'I pushed through it': Golden Gate sculptor carves new life from tragedy
Gilbert Sanchez wouldn’t be creating art in his backyard if it wasn’t for the accident that nearly killed him.
Sanchez, a 47-year-old living in Golden Gate, was the superintendent of a construction site in Tampa in 2016 when he was walking on the roof for an inspection. He doesn’t remember much about the day; most of his knowledge of what happened came from what others told him. One moment, he was walking on the roof. The next, he had plunged down four stories. He spent months in the hospital.
But, if you ask him, he keeps it frank.
“I pushed through it,” Sanchez said.
“It” doesn’t quite encapsulate the extent of his injuries and subsequent complications: respiratory failure, liver lacerations, pelvic fractures, skull fracture and severe sepsis, to name a few.
An immigrant from El Salvador, Sanchez was working in construction for years before his incident. But after his injuries, the possibility of returning to work in construction collapsed. As it is, he deals with chronic pain, loss of muscle control in his abdomen and numbness on his right side.
It’s lucky, then, that he stumbled on the wealth of his sculpting abilities.
Sanchez realized when he was restoring a sculpture of a cat that he could probably create something similar from scratch. So he did. He creates sculptures in his back-yard for about eight hours a day at least five days a week. He’s self-taught, too.
“I had no idea I could do this,” Sanchez said.
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His medium isn’t traditional by any means: Sanchez starts his pieces with a Styrofoam base to build the basic shape of the sculpture. He covers it with aluminum foil to prevent shrinking from the heat of the other mediums, chicken wire for strength, and then works with Bondo putty and Pal Tiya. Bondo is an automotive body filler and Pal Tiya is a weatherproof sculpting medium. He shapes his sculptures as if he was carving wood.
Sanchez’s backyard is the closest one might get to an artist’s paradise. Under a pop-up canopy he’s anchored with cinderblocks, rolling cart after rolling cart overflow with the tools of his trade. His sun conure, Tweetie, chitters away on his lanai while he works, wind blowing through the lush fruit trees and vegetation in his yard. His two dogs whine for attention from inside the house.
On a Thursday morning like this, he’s working on his latest sculpture, “Goddess.” He said he had reworked the hair a number of times and redid the arms when somebody pointed out they were too short. Sanchez said it’s because he often uses himself as a reference and made the mistake of basing the sculpture’s proportions off his own.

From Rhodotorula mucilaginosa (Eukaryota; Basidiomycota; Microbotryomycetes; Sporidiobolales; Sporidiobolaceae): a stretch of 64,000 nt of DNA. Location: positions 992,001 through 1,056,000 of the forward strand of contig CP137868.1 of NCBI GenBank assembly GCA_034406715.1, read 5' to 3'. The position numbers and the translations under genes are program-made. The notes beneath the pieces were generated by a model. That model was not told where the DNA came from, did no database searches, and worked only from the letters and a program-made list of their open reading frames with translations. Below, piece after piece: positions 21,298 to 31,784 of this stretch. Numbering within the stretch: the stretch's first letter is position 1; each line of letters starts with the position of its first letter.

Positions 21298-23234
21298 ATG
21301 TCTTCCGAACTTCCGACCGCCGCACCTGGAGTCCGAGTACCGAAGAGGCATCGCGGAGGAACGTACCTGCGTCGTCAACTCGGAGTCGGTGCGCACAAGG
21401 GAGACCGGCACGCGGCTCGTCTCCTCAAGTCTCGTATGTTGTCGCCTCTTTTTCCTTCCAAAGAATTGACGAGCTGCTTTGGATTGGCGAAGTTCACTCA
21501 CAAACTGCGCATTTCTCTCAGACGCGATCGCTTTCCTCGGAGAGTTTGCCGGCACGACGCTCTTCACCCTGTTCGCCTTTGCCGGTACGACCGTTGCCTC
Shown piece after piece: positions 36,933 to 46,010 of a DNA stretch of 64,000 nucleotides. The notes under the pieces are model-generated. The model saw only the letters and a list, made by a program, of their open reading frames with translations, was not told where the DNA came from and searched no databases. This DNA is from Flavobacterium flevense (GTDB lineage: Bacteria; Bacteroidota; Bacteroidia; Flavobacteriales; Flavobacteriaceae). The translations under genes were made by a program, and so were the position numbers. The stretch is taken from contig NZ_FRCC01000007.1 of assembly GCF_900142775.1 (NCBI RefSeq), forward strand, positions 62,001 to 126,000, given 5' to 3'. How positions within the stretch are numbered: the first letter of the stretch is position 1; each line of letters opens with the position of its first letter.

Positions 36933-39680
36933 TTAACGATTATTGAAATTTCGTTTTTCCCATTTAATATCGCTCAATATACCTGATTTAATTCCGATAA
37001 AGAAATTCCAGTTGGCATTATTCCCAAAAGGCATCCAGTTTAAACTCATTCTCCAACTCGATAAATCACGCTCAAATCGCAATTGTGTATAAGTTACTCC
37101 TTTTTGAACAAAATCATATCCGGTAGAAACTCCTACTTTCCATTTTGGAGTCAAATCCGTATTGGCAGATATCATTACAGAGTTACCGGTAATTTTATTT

“Goddess” is a study in detail; dips in her skin are taut against the muscles of her back, care poured into even the pads of her fingers and the curve of her toenails, near indistinguishable from reality if not for the all-white color of the piece.
“If she wasn’t happy with the way it looks, she would complain,” he said. “Once I stop working, I’m still working.”
He doesn’t work from sketches and sometimes struggles to remember what he was doing after he mixes the medium. Sanchez gets frustrated, now and then, when his memory fails him and the medium hardens before he can apply it. Somehow, Sanchez said, he always manages to make the sculpture look just like what he thought of in his head.
One of his sculptures, “Such is Life,” is emblematic of the honest, matter-of-fact view of his world. From the side, the sculpture appears to be a large, radiant fish, curved atop a base. Look into its mouth, though, and you’ll see a frog, swallowed whole, peering out. In a way, the sculpture is a metaphor for Sanchez’s life.
“It can be beautiful when you look at it, and sometimes terrifying,” he said.
Since he began sculpting in 2018, Sanchez has only sold a handful of sculptures. He sold one of them, of a turtle walking a snail titled “Going For a Walk,” to Kristine Gill. Gill discovered Sanchez’s work when she was browsing Facebook marketplace.
“I was like, ‘Oh, wait, I kind of have to have that.’” Gill said.
Gill shared the post advertising the sculpture, which cost $500, on her Facebook page. She posted her Venmo, initially as a joke, and asked for donations so she could buy the sculpture. To her surprise, people donated, and she was eventually able to raise enough money to purchase the piece by pitching in $44 of her own money. (Sanchez, unrelated, had lowered the price of the sculpture by $100.)
Gill was impressed by Sanchez’s professionalism, as he drove the piece to her home in South Naples to deliver it.
“He was really sweet and super smiley,” she said. “When I tell people now about this sculpture, and they ask me or they’ve seen It … I don’t just tell them about the sculpture. I tell them about Gil, too.”
Patty Shaffer met Sanchez when she worked at the Naples Art Association. She took immediate notice of the detail in his work.
“I was awestruck,” Shaffer said.
She later grew to know him as tenacious, dedicated, honest and considerate.
“I can’t say enough about him,” Shaffer said. “I just love him to death.”
She also noted that Sanchez isn’t interested in fame or attention.
“He just wants to have people look at things and change their lives… And make people happy,” she said.
Beyond the joy Sanchez finds in creating art, it helps him manage his pain. When he’s working, he’s able to put his chronic ailments to the back of his mind and focus on his sculptures.
“This is as good as it’s going to get,” Sanchez said. “I’m okay. I’m alive.”
If you didn’t look too closely, you might think his sculptures are, too.
Andrew Atkins is a Naples Daily News features reporter. Contact him via email at firstname.lastname@example.org or on Twitter at @andrewjatkins. To support work like Andrew's, please consider subscribing: https://cm.naplesnews.com/specialoffer/